Christmas is a strange time for walking around the city. The festively illuminated streets are made to look so much more inviting than usual. But, why is this so strange; surely every street is designed to beckon you down it? Surely every shop is always trying to entice you in, all year round? Well, no.
Try this: walk into Princesshay and find the Hollister shop. Look at the nondescript, black façade, which gives no clue as to what’s inside. Look at the dimly lit entrance, hiding the shop interior. Look at the elusive advertisements shimmering across the enormous screens, which stand in place of the shop windows. Now, walk back up the High Street towards John Lewis and head down Sidwell Street. After a while you come to Simply Pleasure, the sex shop. Tell me that the impression that these two shop fronts try and give are not identical.
In a way, what these businesses do with the aesthetic of their shops is ask us “are you sure you want to come in here? It might not be your kind of thing.” Shops like this market themselves using these very subtle and exclusive forms of advertising because they don’t want people to simply wander in off the street. You have to have been looking for one of these places to find them. Of course, the reason that Simply Pleasure do this is because public taste demands that they keep their enormous dildos, ball gags and vibrating bullets out of sight. Hollister, however, are not subjected to the same restrictions. Perhaps Hollister don’t want just anyone coming into the shop because they don’t want just anyone to be seen in their clothes…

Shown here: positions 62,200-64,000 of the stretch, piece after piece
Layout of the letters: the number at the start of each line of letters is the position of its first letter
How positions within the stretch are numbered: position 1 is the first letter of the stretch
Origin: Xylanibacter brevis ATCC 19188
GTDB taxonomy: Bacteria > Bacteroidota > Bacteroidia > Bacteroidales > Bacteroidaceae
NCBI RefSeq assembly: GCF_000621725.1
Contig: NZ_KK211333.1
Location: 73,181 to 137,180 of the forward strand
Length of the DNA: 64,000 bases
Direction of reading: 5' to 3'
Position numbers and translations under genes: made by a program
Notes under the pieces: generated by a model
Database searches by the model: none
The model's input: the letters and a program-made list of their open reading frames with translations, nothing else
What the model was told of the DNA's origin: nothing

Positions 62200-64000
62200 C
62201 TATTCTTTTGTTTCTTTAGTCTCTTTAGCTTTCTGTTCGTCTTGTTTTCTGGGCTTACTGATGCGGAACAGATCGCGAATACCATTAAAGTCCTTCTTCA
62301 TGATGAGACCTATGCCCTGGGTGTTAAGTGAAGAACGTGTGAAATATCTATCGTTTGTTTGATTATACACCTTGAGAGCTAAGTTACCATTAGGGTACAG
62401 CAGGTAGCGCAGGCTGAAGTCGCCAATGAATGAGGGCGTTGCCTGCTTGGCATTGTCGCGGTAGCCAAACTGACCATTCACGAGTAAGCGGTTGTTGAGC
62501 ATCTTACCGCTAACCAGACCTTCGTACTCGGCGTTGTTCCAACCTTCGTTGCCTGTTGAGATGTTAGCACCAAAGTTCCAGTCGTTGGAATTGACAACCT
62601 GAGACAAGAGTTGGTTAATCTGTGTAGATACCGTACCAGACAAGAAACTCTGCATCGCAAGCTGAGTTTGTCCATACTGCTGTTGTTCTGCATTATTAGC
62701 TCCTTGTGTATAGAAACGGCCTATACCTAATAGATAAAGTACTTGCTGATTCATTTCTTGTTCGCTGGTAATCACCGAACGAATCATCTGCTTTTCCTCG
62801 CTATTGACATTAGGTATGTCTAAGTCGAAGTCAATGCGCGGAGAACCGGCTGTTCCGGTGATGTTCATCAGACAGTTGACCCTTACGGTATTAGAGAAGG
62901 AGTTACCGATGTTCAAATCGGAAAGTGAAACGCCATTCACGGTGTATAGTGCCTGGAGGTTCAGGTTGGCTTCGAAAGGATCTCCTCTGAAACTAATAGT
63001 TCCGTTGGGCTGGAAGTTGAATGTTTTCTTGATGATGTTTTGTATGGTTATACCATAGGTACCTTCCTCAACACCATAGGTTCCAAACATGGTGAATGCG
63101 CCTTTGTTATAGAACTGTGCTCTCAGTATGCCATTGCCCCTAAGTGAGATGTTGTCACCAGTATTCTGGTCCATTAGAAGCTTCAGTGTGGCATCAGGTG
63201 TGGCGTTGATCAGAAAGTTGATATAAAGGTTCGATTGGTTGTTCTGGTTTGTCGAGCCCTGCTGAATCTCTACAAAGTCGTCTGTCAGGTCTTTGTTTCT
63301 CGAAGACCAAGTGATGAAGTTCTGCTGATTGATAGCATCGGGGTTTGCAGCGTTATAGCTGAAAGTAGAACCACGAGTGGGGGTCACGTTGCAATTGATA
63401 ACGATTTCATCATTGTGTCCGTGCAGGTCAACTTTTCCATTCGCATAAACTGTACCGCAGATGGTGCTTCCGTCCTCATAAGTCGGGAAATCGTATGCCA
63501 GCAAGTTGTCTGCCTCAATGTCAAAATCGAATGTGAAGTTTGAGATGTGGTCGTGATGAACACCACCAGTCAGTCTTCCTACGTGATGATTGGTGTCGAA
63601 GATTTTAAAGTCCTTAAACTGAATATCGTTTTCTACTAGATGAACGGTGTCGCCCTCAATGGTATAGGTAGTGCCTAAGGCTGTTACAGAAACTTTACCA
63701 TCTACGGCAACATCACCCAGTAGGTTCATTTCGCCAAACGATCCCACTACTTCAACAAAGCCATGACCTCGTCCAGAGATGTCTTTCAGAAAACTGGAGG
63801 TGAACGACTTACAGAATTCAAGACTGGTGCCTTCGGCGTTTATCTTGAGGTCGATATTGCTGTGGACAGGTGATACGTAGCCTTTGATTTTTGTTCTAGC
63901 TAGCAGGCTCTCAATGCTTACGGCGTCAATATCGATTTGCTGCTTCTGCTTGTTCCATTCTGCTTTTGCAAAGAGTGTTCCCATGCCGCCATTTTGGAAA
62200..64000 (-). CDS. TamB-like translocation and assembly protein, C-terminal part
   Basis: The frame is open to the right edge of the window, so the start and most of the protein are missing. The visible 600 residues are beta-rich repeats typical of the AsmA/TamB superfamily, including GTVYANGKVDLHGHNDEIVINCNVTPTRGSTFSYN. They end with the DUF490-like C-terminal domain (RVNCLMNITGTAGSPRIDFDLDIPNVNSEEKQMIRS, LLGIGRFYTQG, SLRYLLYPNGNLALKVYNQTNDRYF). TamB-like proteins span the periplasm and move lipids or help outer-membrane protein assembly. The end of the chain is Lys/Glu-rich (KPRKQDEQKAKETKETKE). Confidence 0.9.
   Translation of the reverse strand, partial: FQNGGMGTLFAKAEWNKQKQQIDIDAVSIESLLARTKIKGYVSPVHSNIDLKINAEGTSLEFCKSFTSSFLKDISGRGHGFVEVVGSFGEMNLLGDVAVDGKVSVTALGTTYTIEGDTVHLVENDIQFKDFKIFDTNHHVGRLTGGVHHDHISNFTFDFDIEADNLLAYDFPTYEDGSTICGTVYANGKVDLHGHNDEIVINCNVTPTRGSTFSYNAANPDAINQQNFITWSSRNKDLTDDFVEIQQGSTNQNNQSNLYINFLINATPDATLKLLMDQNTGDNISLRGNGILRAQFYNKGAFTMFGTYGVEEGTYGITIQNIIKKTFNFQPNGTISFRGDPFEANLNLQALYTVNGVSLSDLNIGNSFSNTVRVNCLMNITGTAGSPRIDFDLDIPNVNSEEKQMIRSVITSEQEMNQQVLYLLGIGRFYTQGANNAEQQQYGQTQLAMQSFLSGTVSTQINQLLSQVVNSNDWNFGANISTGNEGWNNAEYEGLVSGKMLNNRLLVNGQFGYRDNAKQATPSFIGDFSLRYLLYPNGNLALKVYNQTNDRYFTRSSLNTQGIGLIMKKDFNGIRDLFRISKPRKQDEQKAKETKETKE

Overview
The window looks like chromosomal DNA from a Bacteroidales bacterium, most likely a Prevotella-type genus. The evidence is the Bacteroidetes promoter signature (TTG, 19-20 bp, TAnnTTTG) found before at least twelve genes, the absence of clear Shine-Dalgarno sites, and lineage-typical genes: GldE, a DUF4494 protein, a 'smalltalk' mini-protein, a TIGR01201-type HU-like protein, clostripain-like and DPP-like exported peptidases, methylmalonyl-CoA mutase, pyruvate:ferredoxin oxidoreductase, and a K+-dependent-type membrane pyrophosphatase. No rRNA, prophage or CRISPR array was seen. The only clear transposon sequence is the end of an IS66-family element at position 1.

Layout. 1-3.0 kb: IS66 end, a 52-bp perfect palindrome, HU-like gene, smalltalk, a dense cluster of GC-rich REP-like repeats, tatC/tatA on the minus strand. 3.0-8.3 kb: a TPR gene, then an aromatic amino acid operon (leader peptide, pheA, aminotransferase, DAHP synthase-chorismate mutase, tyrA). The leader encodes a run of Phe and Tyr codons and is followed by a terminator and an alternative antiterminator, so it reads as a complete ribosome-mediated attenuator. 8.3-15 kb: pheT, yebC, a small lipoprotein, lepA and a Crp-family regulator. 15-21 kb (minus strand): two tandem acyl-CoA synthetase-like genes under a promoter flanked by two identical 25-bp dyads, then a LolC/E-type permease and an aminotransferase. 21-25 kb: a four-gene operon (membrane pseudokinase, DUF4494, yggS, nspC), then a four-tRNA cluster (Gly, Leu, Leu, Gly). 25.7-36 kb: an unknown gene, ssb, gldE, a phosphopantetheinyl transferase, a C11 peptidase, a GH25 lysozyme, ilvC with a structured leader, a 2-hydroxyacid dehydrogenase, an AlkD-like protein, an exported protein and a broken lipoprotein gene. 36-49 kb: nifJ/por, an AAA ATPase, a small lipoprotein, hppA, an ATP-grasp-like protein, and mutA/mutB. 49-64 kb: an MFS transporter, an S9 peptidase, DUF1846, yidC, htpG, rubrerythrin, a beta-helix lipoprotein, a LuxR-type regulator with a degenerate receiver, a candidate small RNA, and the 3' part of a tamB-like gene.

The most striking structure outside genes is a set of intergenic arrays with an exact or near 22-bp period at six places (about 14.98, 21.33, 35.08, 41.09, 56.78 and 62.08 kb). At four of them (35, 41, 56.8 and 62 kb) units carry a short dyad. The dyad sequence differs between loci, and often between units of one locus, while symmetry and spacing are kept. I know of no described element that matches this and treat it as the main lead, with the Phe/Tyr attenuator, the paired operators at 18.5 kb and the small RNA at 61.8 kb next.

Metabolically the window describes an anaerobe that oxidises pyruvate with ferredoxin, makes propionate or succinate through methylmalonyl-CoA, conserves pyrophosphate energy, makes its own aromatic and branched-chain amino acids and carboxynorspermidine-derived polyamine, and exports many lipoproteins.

I don’t want my streets, our streets, littered with places that seem to select their customers out of the crowd
Doesn’t that annoy you just a little bit? After all, the streets that are occupied by these exclusive, uninviting shops are public spaces. They are ours. I don’t want my streets, our streets, littered with places that seem to select their customers out of the crowd. Who wants to walk past a shop that they can’t go into because the symbolism of the shop front effectively tells them “you’re not attractive enough to own our products,” or “you’re not wealthy enough,” or any other criticism of your aptitude as a customer based on who you are as a person?
So as you head back to your home towns and cities for Christmas (or annual secular gift exchange day, as I call it) think about those shops which, even at this most commercialised time of year, still don’t invite just anyone in off the street. If, in your exe-plorations this Christmas, you walk past a shop which seems to want to shut you out, don’t let it. The act of walking around the city needn’t be mere idle wandering, it can be a mode of resistance against the businesses that try to keep us away.
It was in this spirit of civil resistance to heartless urban commercialism that I roused my housemates from their post-deadline comas, and took them on what I’m going to call my Middle Finger to Shops Like Hollister Walking Tour of Exeter. We began at the infamous Hollister. Ducking into the gloomy interior, you seem to find yourself on a distant planet of sensory depravation – loud and weird music deafens you, pointless lighting contrasts distort your vision, and the world’s most magnificently average clothing adorns the walls at prices that would make a Saudi oil baron wince. We all walked around and awkwardly handled clothes that we didn’t want, for just long enough to elicit disapproving looks from the professional beautiful people who patrol the shop and make sure that no undesirables stay for too long, then apologetically made our exit.